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A168368 Number of stable connected piles of n bricks. 1

%I

%S 0,1,1,2,4,7,12,21

%N Number of stable connected piles of n bricks.

%C This sequence is similar to various sequences with rows of coins (often pennies). Each brick must be offset by 1/2 brick from any bricks under it. However, a brick might only have a brick under one half, provided the pile is stable. A definition of stability is provided in the Paterson paper.

%C Since the main goal of the Paterson paper is the search for stable piles with maximum overhang (and not to find the number of stable piles), it is likely that some stable piles configurations not leading to significant overhangs have been passed over. So it is not easy to determine whether or not all the stable piles configurations have been accounted for! So even though I added graphic depictions for n=8 and n=9 (cf. A168368a), I will abstain for now from appending a(8) and a(9) to this sequence until it has been ascertained that none are missing (please verify A168368a).

%C Connected piles only (allowing piles with disconnected subpiles would produce a different sequence).

%C For this sequence I assumed that the bricks on any given row need not be contiguous. A different sequence would be produced if we required the bricks on any given row to be contiguous (fewer piles of bricks since the piles would constitute a subset of the ones obtained from the current piles).

%C a(0) is set to 0 (no pile) instead of 1 (empty pile) since the number a(n) of stable connected piles of n bricks with height <= 2 is F_n (n-th Fibonacci number) and at least 4 bricks are needed to make a stable connected pile of height greater than 2 and outgrow the Fibonacci sequence {0, 1, 1, 2, 3, 5, 8, 13, 21, 34, ...}.

%C The number of stable connected piles of n bricks is T_n (n-th tribonacci numbers, with a(0)=0, a(1)=a(2)=1, T_n = {0, 1, 1, 2, 4, 7, 13, 24, 44, 81, ...}) up to n=5, after which it falls behind (for n >= 6).

%C The following few comments describe only one of many kinds of stacks known to be self stable or stabilizable via a balancing set on top, e.g. the n-diamonds stacks.

%C The n-diamonds <n> (of width n, with n^2 bricks) are self stable (no balancing set needed) for n = 1 to 4 only (<1>, <2>, <3>, <4> only):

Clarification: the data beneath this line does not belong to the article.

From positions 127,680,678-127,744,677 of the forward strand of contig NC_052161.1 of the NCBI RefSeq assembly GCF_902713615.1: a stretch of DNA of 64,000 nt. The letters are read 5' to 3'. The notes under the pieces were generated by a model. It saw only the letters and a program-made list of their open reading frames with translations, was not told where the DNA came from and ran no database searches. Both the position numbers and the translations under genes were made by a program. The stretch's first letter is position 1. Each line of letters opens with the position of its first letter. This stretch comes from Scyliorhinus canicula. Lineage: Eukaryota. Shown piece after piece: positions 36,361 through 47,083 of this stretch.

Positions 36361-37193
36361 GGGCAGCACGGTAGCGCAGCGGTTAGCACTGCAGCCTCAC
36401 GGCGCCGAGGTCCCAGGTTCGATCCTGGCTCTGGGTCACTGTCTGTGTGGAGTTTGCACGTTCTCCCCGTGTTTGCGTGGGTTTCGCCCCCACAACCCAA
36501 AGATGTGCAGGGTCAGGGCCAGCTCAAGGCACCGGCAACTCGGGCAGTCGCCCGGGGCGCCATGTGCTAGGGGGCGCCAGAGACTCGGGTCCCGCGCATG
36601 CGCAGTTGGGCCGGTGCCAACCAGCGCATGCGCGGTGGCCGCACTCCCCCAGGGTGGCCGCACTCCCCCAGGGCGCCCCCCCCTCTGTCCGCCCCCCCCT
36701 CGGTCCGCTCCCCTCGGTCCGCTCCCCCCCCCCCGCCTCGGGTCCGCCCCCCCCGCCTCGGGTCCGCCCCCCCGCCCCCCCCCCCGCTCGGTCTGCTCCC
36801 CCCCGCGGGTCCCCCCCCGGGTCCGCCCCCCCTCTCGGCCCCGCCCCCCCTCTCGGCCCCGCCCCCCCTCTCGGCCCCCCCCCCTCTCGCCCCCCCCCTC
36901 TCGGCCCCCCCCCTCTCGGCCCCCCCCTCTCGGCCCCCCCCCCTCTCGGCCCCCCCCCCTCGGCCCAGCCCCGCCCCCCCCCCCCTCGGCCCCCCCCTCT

%C ... & ..... & ....... & ...|=|...

%C ... & ..... & ....... & ..|=|=|..

%C ... & ..... & ..|=|.. & .|=|=|=|.

%C ... & ..... & .|=|=|. & |=|=|=|=|

%C ... & .|=|. & |=|=|=| & .|=|=|=|.

%C ... & |=|=| & .|=|=|. & ..|=|=|..

%C |=| & .|=|. & ..|=|.. & ...|=|...

%C For n >= 5, the n-diamonds <n> need a balancing set with at least 2^n-n^2-1 bricks on top of the n^2 bricks of the n-diamond for a combined total of 2^n-1 bricks.

%C For n=5 we need a balancing set of at least 2^5-5^2-1 = 6 bricks |B|, e.g., a 2-diamond <2> on top of |B|B| to stabilize <5>:

%C .<2>.

%C |B|B|

%C .<5>.

%C -----

%C = 6 = balancing bricks.

%C For n=6 we need a balancing set of at least 2^6-6^2-1 = 27 bricks |B| to stabilize <6>, e.g.:

%C .|B|.

%C |B|B|

%C .<2>. or .<2>.

%C |B|B| or |B|B|

%C .<2>. or .<2>. or .<2>. or .|B|.

%C |B|B| or |B|B| or |B|B| or |B|B|

%C .<2>. or .<2>. or .<3>. or .<2>. or .<3>.

%C |B|B| or |B|B| or |B|B| or |B|B| or |B|B|

%C .<2>. or .<3>. or .<3>. or .<4>. or .<4>.

%C |B|B| or |B|B| or |B|B| or |B|B| or |B|B|

%C .<6>. or .<6>. or .<6>. or .<6>. or .<6>.

%C ----- .. ----- .. ----- .. ----- .. -----

%C = 27= .. = 29= .. = 28= .. = 27= .. = 29= balancing bricks.

%C For n=7 we need a balancing set of at least 2^7-7^2-1 = 78 bricks |B| to stabilize <7>, where the balancing set itself might need its own balancing subset as in the following example:

%C .|B|.

%C |B|B|

%C .<3>.

%C |B|B|

%C .<5>.

%C |B|B|

%C .<6>.

%C |B|B|

%C .<7>.

%C -----

%C = 79 = balancing bricks (where <5> itself needs 6 balancing bricks).

%H Daniel Forgues, <a href="/A168368/a168368.txt">Graphic depictions for larger n</a>

%H Mike Paterson et al., <a href="http://math.dartmouth.edu/~pw/papers/maxover.pdf">Maximum Overhang</a>

%H Eric Weisstein's World of Mathematics, <a href="http://mathworld.wolfram.com/FibonacciNumber.html">Fibonacci Number</a>

%H Eric Weisstein's World of Mathematics, <a href="http://mathworld.wolfram.com/TribonacciNumber.html">Tribonacci Number</a>

%H Eric Weisstein's World of Mathematics, <a href="http://mathworld.wolfram.com/Fibonaccin-StepNumber.html">Fibonacci n-Step Number</a>

%e Following is a graphic depiction of the stable connected piles of bricks for n = 0 to 4 ordered by increasing height (all piles of a given height within curly braces) and each variant of a given pattern within square brackets, where C(k, i) is k choose i (binomial coefficient), F_n is n-th Fibonacci number [F_n = Sum_{k+i = n-1, i <= k} C(k, i)]. Also, the piles of heights 1 and 2 are grouped within parentheses (since they give the n-th Fibonacci number).

%e For n = 0, the following 0 [F_0] piles:

%e ( { } )

%e For n = 1, the following 1 [F_1 = C(0, 0) = 1] pile:

%e ( { |=| } )

%e For n = 2, the following 1 [F_2 = C(1, 0) = 1] pile:

%e ( { |=|=| } )

%e For n = 3, the following 2 [F_3 = C(2, 0) + C(1, 1) = 2] piles:

%e ( { ....... } & { .|=|. } )

%e ( { |=|=|=| } & { |=|=| } )

%e For n = 4, the following 4 [F_4 + 1 = (C(3, 0) + C(2, 1)) + 1 = 3 + 1] piles (where the brick on the third level is necessary for stability):

%e ( { ......... } & { ....... & ....... } ) & { .|=|. }

%e ( { ......... } & { .|=|... & ...|=|. } ) & { |=|=| }

%e ( { |=|=|=|=| } & { |=|=|=| & |=|=|=| } ) & { .|=|. }

%Y Cf. A001524, A005169.

%K more,nonn

%O 0,4

%A _Franklin T. Adams-Watters_, Nov 24 2009

%E Edited by _Daniel Forgues_, Nov 29 2009, Dec 13 2009

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Last modified April 21 21:03 EDT 2018. Contains 302877 sequences. (Running on oeis4.)